For women of a certain age (read: born in the second half of the ’90s), a particular group of celebs were once considered to be the pinnacle of fame. “I was such a Disney kid. I was just obsessed with Selena, Demi, Miley, all of them,” 25-year-old Australian Geraldine Viswanathan tells us over the phone. Now, things are coming around full circle for the actor: Her new movie, charming romcom The Broken Hearts Gallery, just so happens to be executive-produced by Selena Gomez. “It is so surreal,” Viswanathan says. “Selena is super inspiring and one of the most influential people in the world. It is so bizarre that she even knows who I am. If I went back in time and told my 14-year-old self that this was happening, I think she’d just punch me in the face.”

For anyone who is at all familiar with Viswanathan’s work – she broke out in North America with her scene-stealing performance in 2018’s laugh-out-loud flick Blockers and has since gone on to star opposite Daniel Radcliffe in comedy series Miracle Workers and alongside Hugh Jackman in the inspired-by-true-events drama Bad Education – it’s no surprise that one of the world’s biggest celebs knows who she is. Regardless of the role, the Aussie has a can’t-look-away-from on-screen presence, and it’s immediately obvious she has the makings of a huge star.

The Broken Hearts Gallery, out in select theatres today (where public officials have deemed it safe), is no exception. Viswanathan stars as Lucy, a young woman who tends to hold on to physical objects from past relationships and experiences a bit too long (she’s basically a hoarder). After her most recent heartbreak, she’s inspired to start a gallery where people can leave trinkets from their own relationships in the lobby of her new friend’s (Stranger Things’ Dacre Montgomery) work-in-progress hotel. It is the quintessential summer romcom that is, unfortunately, coming later than planned. But rest assured: It was worth the wait.

Why The Broken Hearts Gallery?

Initially, when I read the script, I just felt like it was such a fresh, funny romantic comedy. I thought it was really sweet and I fell in love with Lucy. She’s so inspiring because she wears her heart on her sleeve and feels her emotions so fully and loudly. That takes a lot of bravery. She has this very girlish power and strength. I was like, “Wow, who is this girl?”

And then I met with [writer-director] Natalie Krinsky and quickly found out that Natalie is that girl. She is so smart and wise and outrageously hilarious, and she put so much of her own essence and mid-20s energy into Lucy. We had a FaceTime chat and we were talking about the script but then very quickly went to my personal life and she was helping me with my own life. We just had this connection and I knew we were going to be friends. From then on, I was on board.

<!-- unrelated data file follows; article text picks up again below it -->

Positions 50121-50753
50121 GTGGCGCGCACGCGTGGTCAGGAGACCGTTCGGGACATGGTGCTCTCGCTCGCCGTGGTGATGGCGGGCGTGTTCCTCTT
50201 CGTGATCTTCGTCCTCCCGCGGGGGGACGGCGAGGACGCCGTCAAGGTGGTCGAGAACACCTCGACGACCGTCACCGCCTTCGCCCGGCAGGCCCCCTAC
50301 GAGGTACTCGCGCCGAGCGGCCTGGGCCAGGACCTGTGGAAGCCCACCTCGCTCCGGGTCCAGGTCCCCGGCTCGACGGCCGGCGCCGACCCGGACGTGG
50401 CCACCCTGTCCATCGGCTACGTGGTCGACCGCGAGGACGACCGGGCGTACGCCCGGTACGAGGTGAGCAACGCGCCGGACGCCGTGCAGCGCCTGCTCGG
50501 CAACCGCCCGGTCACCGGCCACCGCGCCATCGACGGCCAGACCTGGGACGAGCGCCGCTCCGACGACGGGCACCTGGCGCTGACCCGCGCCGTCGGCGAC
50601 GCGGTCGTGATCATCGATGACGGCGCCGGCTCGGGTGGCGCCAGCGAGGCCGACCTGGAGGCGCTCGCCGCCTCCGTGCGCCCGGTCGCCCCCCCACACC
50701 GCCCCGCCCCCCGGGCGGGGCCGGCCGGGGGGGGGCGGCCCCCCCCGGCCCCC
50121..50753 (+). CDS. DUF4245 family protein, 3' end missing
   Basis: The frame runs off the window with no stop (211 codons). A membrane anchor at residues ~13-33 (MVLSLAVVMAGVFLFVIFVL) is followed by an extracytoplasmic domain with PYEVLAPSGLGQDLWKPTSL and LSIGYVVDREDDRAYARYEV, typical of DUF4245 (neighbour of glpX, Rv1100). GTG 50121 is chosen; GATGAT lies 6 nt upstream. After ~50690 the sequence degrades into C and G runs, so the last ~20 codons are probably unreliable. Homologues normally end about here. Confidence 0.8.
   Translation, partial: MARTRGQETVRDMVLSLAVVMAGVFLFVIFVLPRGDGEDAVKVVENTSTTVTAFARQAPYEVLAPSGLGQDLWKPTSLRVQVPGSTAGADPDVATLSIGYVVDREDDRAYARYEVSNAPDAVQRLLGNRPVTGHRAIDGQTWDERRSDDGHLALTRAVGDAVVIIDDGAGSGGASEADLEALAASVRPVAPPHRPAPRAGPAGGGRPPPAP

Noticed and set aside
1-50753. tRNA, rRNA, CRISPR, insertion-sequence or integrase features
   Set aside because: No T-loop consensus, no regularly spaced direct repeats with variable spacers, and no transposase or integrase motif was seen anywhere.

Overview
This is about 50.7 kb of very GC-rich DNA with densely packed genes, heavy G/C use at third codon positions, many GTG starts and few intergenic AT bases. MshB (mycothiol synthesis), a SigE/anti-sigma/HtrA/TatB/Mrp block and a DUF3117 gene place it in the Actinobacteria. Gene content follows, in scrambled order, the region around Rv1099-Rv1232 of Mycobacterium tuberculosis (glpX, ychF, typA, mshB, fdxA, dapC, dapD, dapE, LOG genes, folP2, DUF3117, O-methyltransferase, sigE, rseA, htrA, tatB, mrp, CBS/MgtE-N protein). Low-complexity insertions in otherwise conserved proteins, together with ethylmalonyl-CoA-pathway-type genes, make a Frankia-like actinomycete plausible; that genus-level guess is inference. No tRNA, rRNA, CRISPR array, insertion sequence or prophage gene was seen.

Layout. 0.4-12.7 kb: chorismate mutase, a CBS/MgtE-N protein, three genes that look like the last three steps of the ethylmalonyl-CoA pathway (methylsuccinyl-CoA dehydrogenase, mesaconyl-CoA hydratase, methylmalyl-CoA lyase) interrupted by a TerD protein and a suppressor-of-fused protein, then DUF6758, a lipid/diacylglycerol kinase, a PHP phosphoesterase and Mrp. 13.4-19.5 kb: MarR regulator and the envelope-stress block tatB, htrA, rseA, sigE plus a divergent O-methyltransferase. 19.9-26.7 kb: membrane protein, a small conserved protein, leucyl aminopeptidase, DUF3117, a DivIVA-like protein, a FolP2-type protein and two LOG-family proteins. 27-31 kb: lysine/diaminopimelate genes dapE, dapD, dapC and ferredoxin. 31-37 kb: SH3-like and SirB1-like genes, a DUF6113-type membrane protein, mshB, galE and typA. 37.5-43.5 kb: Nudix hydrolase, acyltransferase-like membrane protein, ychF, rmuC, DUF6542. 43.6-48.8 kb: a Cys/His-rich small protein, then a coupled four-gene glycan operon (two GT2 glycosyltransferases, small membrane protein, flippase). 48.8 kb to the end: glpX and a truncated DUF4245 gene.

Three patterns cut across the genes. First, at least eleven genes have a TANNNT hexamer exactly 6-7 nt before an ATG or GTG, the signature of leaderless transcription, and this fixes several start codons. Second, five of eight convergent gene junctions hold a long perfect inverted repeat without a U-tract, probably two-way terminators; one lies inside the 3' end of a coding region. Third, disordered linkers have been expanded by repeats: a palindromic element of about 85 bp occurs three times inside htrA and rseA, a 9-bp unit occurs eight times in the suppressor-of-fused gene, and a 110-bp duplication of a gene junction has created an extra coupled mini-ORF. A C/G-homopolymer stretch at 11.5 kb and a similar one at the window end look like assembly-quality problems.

How does forming an instant connection like that help during the actual creation of the movie?

It makes such a difference. She’s lived with this script for 10 years and so much of this film is about Lucy and her story. Natalie made it very clear to me from day one that this is a collaboration between the two of us. That takes a lot of humility from a director. It really ended up being one of the most creatively rewarding and satisfying experiences I’ve had because she was so open. Natalie and I would be rewriting things together in rehearsals or on the day, we would talk in-depth about everything. I felt so safe and supported because she emboldened me. It was really special.

In an Instagram post, you called Lucy unhinged, which made me laugh because it felt true. It’s not in a bad way, but she’s someone who is so comfortable with herself at all times – like she is always with her best friends. Is that something you connected to?

I was also very inspired by that. She takes being unapologetically herself to another level. We all try to maintain some kind of level of cool where we maybe don’t say how we feel or hide ourselves a little bit. Lucy just doesn’t do that. She is honest and relentless in her expression of herself. I’m usually pretty comfortable – I’m a terrible liar and it’s impossible for me not to be honest, so I definitely related to Lucy in that way.

We don’t often see women of colour fronting a romantic comedy, and you’ve talked about how this movie doesn’t make a big deal out of being more diverse than we’re typically used to seeing. Why was that something you appreciated?

The way Lucy was written was so that it didn’t matter. I think if this movie had been made maybe five, 10 years ago, the default would have been to cast a white girl because that what’s always been done. It’s not something I think about consciously all the time, but I’ve been pretty fortunate so far in my career because I’m often able to play a young girl in America who just happens to be a woman of colour. It doesn’t have to be explained. I think it’s a testament to Natalie and the people behind this movie that it doesn’t have to be talked about. My mom in this movie is white and she looks exactly like my mom in real life. It’s a sign of sophistication and trusting your audience that [they didn’t feel the need] to explain why Lucy is Brown and her mom is white. It’s just a normal thing.

What are some of your favourite romcoms?

My number one favourite is Bridget Jones’s Diary. It’s so charming and she’s so completely relatable. I can never get tired of watching that movie. And Hugh Grant is the hottest person in the world to me.


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